|Name||Reviews||Max LOA||VHF||Dock Depth||Gas / Diesel||Lift / Crane||Wifi||Amps|
|Marine Stadium Marina||-||-||16||-|
|Miami Outboard Club||-||-||-||-||-||-||-||-|
|Museum Park Marina||-||-||-||-||-||-||-||-|
|Miamarina at Bayside||-||-||16||Low 11.0'||-||-||30, 50, 100|
|Bijan's Seafood Restaurant||-||-||-||-||-||-||-||-|
|One Island Park - Miami Beach||-|
|11||-||-||-||Up To: 3P 480v (600amps)|
|Fisher Island Club and Marina||-||-||-||-||-||-||-||-|
Mostly cloudy throughout the day.
Lat25° 45' 35.58''
Lon-80° 10' 10.57''
The City of Miami is located in Southeast Florida, in Miami-Dade County on the Miami River, between the Florida Everglades and the Atlantic Ocean. Since its incorporation in 1896, the City has grown tremendously, transforming it into one of the worlds renowned yachting and tourism centers.??Miami is known for its diverse culture and ethnicities and is the largest municipality in Miami-Dade County. According to the 2000 census, it has a population of 362,470. By the year 2010 the population in the City is projected to rise to 390,191. Miami, which is known as the Gateway to Latin America, attracts a tremendous amount of foreign-born people, resulting in a large Latin American population that influences local culture.
The southern end of Miami, known as South Beach is the entertainment and boating center of the city. Besides laying out on the beach, people enjoy shopping, eating at local restaurants, checking out the art at local museums, and just taking in the scenes of the city. Miami is completely surrounded and pierced by water, and as such, there are dozens of marinas, from small, family-operated affairs to large resort marinas that cater to megayachts. ??[i]Portions Courtesy City of Miami[/i]
Use NOAA Charts 11465 and 11467.
Government Cut is the primary ocean entrance to Miami and is capable of handling the largest of cruise ships and the heaviest freighters. With this in mind, be sure to stay on your feet and keep an eye out for commercial traffic such as tugs, barges, cruise ships and container carriers as you move in and around the Miami area.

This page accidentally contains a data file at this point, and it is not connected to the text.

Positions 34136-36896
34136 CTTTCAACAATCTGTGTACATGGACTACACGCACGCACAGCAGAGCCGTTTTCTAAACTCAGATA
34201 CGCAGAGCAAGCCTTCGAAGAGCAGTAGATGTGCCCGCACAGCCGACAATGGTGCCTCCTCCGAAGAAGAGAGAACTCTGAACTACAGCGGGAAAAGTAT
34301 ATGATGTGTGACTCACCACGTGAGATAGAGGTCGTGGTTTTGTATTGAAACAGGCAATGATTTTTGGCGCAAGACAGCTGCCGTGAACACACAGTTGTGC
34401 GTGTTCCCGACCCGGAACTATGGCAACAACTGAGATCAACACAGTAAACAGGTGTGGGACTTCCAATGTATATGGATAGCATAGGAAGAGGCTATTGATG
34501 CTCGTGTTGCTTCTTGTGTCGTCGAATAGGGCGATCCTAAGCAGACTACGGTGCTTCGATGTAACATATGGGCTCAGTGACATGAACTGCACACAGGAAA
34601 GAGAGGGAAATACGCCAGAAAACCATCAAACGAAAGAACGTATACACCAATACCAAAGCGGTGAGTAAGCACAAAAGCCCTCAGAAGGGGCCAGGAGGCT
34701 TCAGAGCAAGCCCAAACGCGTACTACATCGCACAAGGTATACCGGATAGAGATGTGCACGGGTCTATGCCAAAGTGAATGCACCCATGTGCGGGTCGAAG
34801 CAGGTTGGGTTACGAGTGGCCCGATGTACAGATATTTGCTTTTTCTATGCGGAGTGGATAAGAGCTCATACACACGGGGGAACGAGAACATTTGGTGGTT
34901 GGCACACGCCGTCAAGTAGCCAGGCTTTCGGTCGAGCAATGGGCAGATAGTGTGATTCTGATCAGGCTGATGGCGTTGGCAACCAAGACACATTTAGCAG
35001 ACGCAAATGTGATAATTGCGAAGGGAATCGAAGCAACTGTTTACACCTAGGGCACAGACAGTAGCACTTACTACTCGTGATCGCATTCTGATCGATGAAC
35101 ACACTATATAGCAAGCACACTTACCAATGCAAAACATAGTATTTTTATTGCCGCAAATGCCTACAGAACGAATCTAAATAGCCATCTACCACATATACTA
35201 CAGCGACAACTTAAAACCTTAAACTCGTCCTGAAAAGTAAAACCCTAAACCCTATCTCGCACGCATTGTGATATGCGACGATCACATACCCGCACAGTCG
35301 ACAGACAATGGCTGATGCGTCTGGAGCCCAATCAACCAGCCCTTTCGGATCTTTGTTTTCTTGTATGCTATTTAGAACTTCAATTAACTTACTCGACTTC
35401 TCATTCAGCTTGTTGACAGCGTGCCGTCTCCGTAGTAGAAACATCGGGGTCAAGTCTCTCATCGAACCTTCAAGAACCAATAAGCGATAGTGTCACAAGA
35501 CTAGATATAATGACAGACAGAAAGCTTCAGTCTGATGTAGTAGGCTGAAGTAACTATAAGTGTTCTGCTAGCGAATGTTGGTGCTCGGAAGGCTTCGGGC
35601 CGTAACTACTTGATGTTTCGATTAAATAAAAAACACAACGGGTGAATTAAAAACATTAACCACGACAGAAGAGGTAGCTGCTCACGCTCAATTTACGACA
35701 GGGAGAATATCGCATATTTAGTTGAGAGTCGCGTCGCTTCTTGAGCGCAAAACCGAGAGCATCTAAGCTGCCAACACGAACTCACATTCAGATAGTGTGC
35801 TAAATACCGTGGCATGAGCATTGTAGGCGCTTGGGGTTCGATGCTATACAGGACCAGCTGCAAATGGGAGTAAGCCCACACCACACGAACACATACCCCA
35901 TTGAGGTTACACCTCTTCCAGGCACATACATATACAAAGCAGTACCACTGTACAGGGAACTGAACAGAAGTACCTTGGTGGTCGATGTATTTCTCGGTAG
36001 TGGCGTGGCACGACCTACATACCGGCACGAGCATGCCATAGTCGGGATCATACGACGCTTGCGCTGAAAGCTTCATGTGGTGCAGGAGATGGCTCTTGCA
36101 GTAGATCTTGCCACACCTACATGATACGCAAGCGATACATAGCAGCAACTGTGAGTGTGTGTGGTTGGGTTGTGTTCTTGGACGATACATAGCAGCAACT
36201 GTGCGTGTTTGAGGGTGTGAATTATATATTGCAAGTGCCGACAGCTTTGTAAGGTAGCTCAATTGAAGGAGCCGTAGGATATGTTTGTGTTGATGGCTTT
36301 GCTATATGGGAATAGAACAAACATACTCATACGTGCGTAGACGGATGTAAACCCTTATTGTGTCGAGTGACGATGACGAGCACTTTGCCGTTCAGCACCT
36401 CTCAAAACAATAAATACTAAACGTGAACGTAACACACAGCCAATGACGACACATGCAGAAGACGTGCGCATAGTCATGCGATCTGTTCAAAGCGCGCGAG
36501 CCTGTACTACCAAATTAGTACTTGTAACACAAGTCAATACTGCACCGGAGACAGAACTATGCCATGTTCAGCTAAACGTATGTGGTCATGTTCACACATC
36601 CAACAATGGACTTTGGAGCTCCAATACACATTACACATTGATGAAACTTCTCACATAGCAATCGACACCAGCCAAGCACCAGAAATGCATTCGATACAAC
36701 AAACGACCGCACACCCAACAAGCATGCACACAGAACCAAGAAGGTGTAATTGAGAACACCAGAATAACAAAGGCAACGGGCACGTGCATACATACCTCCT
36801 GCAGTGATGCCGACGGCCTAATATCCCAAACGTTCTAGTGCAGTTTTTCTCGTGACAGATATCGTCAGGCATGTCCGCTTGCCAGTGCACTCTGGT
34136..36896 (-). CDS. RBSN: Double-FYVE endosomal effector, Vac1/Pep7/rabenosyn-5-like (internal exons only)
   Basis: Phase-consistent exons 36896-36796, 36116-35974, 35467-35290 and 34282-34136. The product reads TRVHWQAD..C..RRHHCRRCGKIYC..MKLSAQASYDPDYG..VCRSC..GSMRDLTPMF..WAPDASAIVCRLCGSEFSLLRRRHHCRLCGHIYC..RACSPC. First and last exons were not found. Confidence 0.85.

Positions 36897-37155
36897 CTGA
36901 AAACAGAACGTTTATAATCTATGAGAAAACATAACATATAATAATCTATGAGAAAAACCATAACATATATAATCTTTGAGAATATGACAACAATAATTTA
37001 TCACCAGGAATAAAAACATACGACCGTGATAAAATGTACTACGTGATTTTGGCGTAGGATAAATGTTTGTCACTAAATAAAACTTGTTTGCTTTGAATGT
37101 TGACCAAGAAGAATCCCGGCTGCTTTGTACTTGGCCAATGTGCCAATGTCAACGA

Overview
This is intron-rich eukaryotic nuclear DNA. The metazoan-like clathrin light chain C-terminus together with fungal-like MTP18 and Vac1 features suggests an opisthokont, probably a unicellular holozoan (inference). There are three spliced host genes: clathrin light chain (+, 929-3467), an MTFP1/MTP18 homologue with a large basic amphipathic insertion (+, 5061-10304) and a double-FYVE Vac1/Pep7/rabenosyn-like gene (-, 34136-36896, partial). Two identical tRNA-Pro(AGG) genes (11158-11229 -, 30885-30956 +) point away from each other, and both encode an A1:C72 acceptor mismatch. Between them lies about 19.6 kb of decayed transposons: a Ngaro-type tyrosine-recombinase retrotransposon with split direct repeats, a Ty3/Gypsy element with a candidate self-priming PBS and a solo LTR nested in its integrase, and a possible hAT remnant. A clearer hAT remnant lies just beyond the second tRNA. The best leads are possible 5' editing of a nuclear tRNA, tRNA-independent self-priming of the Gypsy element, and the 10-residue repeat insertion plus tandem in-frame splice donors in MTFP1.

From the Atlantic, first pick up red and white Morse (A) buoy M about three miles northeast of the inlet jetties, and then follow flashing green buoy 1, flashing red buoy 2, flashing green buoy 3, quick flashing red buoy 4, and flashing green buoy 5 as you use the Miami Entrance Range to help guide you in. Once you have cleared flashing green buoy 5, you will then follow in the long succession of lighted buoys into the jetties at Government Cut itself.
Inside the inlet to starboard is Meloy Channel, which has many marinas for transient guests. If you are cruising the Miami area via the Atlantic Intracoastal Waterway route, see our detailed images and schedules for the many opening bridges that crisscross Biscayne Bay.
The Miami International Airport is located about ten miles west of town off Route 195, and has major carrier service with flights to connecting airports in the U.S. and abroad. Shuttle and taxi service are available through the airport, or cab service can be obtained in town for the ten-mile ride. Bus service is provided by the Miami Dade County Transit, and the system runs busses in and out of the nooks and crannies of the city at regular schedules.
For detailed bus schedules or to arrange shuttle service to the airport, see the Helpful Links section below.